12 Best Restaurants in The Mojave Desert, California

Alabama Hills Café


The extensive breakfast and lunch menus at this eatery just off the main drag include many vegetarian items. Sandwiches are served on homemade bread; choose from up to six varieties baked fresh daily, and get a homemade pie, cake, or loaf to go. Morning hikers can grab-and-go as early as 5 am. 

Emma Jean's Holland Burger Cafe


The short-order cook and his grill are literally center stage in this tiny, family-owned, Route 66 restaurant that has changed little since it opened in 1947. Pick a barstool, and settle in for big portions of traditional diner food—although the peach cobbler, Brian burger, and fried chicken keep locals lining up at the door, anyone wanting a glimpse of 20th-century Americana can get their kicks here, too.

Erick Schat's Bakkerÿ


A bustling stop for motorists traveling to and from Mammoth Lakes, this shop is crammed with delicious pastries, cookies, rolls, and other baked goods. The biggest draw, though, is the sheepherder bread, a hand-shaped and stone hearth–baked sourdough that was introduced during the gold rush by immigrant Basque sheepherders in 1907. That bread and others baked here are sliced to make the mammoth sandwiches the shop is also famous for. 

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Great Basin Bakery


Stop at this small, old-world-style community bakery for fresh and healthy salads, soups, sandwiches (made all day), bagels, artisan breads, cookies, pies, and pastries. Savor your goodies indoors and listen to local banter (it's a favorite gathering spot), or take them along to eat at a picnic spot while adventuring nearby.

Looney Bean


Breakfast is served all day at this spot known as much for its cheerful atmosphere as for its large portions—including a breakfast burrito so packed with applewood-smoked bacon, cheddar cheese, eggs, and potatoes that it requires two hands to hold. For lunch, consider the coffeehouse burger with candied bacon or the chickpea curry bowl with roasted chicken and garnet yams over brown rice. Even if you're just passing through, be sure to grab a coffee to go (perhaps the house favorite known as the Dirty Hippie).

Molly Brown's Country Cafe


There's no mystery why this place is a locals' favorite—the cozy eatery offers a mouthwatering breakfast menu that includes everything from chicken fried steak to a sizzling garden skillet brimming with fresh vegetables. Lunch includes sandwiches, salads, and hot plates such as meat loaf with potatoes, veggies, and cornbread. Top picks are the ABC burger (avocado-bacon-cheese) or the massive Paul Bunyan breakfast with eggs, potatoes, bacon, ham, sausage, and pancakes or French toast. The restaurant has four locations—one in Hesperia, one in Helendale, and two in Victorville. Parking at this, the original location, on Mojave Drive can be challenging since it’s next to a hotel, with occasional riffraff.

Mt. Whitney Restaurant


This boisterous family-friendly restaurant with six flat-screen televisions serves the best burgers—beef, buffalo, or elk—in town. The traditional diner menu also features country-fried steak, turkey dinner, Black Angus beef, and blueberry pie.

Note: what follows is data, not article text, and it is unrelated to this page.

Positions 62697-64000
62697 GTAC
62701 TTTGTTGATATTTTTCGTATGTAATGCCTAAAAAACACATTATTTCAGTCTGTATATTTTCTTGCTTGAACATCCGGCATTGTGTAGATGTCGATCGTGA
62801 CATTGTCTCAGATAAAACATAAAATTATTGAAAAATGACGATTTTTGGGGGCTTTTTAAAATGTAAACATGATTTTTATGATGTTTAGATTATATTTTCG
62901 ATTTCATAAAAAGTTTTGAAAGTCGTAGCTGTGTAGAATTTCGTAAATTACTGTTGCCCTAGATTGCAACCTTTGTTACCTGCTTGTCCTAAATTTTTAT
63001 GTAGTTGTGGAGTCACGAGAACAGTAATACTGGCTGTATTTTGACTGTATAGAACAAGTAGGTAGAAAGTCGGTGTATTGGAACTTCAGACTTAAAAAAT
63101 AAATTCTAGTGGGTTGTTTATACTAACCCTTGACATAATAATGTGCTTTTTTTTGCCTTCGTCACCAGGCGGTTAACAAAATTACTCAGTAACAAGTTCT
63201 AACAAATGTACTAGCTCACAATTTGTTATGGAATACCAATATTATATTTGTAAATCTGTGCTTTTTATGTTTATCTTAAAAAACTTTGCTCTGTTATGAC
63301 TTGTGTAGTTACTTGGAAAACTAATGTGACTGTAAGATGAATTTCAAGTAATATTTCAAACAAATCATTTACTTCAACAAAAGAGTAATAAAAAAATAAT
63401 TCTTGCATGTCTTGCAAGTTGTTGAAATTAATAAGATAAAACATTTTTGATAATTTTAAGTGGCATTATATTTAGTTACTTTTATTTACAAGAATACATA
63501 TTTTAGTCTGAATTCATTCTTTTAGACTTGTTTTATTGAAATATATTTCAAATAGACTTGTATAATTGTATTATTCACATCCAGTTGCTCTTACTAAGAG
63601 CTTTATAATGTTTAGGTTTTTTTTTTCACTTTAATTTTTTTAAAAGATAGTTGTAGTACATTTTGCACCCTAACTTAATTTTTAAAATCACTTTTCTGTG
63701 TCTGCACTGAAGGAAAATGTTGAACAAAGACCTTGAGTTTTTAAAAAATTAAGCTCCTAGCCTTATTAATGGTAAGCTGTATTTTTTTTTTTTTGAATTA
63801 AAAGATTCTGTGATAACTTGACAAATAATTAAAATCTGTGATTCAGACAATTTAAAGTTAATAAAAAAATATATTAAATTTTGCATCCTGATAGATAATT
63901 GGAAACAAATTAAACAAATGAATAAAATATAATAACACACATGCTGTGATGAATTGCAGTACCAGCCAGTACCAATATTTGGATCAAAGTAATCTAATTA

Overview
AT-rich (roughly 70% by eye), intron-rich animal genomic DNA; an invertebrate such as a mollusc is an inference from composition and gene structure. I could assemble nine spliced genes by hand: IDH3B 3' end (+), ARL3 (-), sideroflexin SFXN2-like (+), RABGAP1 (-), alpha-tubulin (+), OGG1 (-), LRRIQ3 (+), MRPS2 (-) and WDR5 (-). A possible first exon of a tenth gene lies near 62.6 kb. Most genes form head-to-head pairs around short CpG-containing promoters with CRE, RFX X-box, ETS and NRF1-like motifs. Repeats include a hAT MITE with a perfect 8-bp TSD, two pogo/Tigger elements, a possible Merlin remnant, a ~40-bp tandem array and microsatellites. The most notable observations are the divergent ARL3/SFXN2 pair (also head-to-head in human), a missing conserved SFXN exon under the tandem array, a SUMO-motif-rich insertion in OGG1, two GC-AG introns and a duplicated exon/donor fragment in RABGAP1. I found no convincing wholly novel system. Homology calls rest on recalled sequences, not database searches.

227 S. Main St., Lone Pine, CA, 93545, USA
Known For
  • burgers
  • John Wayne memorabilia
  • convenient fuel-up stop on Highway 395

Peggy Sue's 50s Diner


Checkerboard floors and life-size versions of Elvis and Betty Boop greet you at this funky '50s coffee shop and pizza parlor. It's the oldest diner on Highway 15, and the fare is basic American—fries, onion rings, burgers, pork chops—with some fun surprises such as deep-fried dill pickles. If you're heading to nearby Calico Ghost Town, it's worth a stop to grab a milkshake or shop for souvenirs and sweets in the five-and-dime store.

River City Pizza


This inexpensive pizza place off Interstate 40 is a local favorite and offers a range of specialty pies, hearty appetizers, subs and pasta. Top it off with a mug of cold lager, or a glass of wine out on the small patio.

Seasons Restaurant


In addition to all kinds of traditional American fare, this inviting, country-style diner also serves unique dishes, such as medallions of Cervena elk, smothered in port wine, dried cranberries, and toasted walnuts. Try the the Baileys Irish Cream cheesecake or the Grand Marnier crème brûlée for dessert.

206 S. Main St., Lone Pine, CA, 93545, USA
Known For
  • high-end dining in remote area
  • steaks and wild game
  • children's menu
Restaurants Details
Rate Includes: Closed Sun. and Mon. No lunch

The Grill


Open for three meals a day, this small restaurant next to the Dow Villa Motel is a convenient place to stop for a break while driving along Highway 395. The extensive menu includes everything from omelets and French toast for breakfast to sandwiches and burgers for lunch to grilled steaks and fish for dinner.

The Joint


Off-roading enthusiasts and locals tend to congregate at The Joint, considered the center of the action (or maybe the only action) in town—with live music on weekends, pickleback shots, and a chalkboard menu reading “Soup of the Day: Whisky.” Dating from 1905, the adobe building originally served as a German steam bakery, and today the bar/restaurant is operated by Neil and Hollie Shotwell, the third generation to keep the family-owned saloon alive since 1955. Stop by on Saturday for guest vendors serving tacos or burgers on the grill. Picnic tables line the dusty road, or you can grab a barstool indoors where flags and currency cover the walls and ceiling.